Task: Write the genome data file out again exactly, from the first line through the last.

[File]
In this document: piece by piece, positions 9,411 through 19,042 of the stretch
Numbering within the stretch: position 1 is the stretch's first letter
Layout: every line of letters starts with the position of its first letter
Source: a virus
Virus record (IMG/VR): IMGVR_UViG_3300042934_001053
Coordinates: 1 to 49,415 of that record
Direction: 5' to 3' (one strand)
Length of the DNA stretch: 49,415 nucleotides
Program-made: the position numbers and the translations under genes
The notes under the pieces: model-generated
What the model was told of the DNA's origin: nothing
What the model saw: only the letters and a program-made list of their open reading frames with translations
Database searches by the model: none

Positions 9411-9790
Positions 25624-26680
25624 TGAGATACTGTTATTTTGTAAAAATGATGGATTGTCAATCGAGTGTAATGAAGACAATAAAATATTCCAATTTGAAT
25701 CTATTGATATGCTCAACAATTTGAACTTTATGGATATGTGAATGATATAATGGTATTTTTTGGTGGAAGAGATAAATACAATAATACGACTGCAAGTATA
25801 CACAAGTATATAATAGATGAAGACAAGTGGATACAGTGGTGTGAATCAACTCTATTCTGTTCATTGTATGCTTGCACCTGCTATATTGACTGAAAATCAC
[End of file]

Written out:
In this document: piece by piece, positions 9,411 through 19,042 of the stretch
Numbering within the stretch: position 1 is the stretch's first letter
Layout: every line of letters starts with the position of its first letter
Source: a virus
Virus record (IMG/VR): IMGVR_UViG_3300042934_001053
Coordinates: 1 to 49,415 of that record
Direction: 5' to 3' (one strand)
Length of the DNA stretch: 49,415 nucleotides
Program-made: the position numbers and the translations under genes
The notes under the pieces: model-generated
What the model was told of the DNA's origin: nothing
What the model saw: only the letters and a program-made list of their open reading frames with translations
Database searches by the model: none

Positions 9411-9790
Positions 25624-26680
25624 TGAGATACTGTTATTTTGTAAAAATGATGGATTGTCAATCGAGTGTAATGAAGACAATAAAATATTCCAATTTGAAT
25701 CTATTGATATGCTCAACAATTTGAACTTTATGGATATGTGAATGATATAATGGTATTTTTTGGTGGAAGAGATAAATACAATAATACGACTGCAAGTATA
25801 CACAAGTATATAATAGATGAAGACAAGTGGATACAGTGGTGTGAATCAACTCTATTCTGTTCATTGTATGCTTGCACCTGCTATATTGACTGAAAATCAC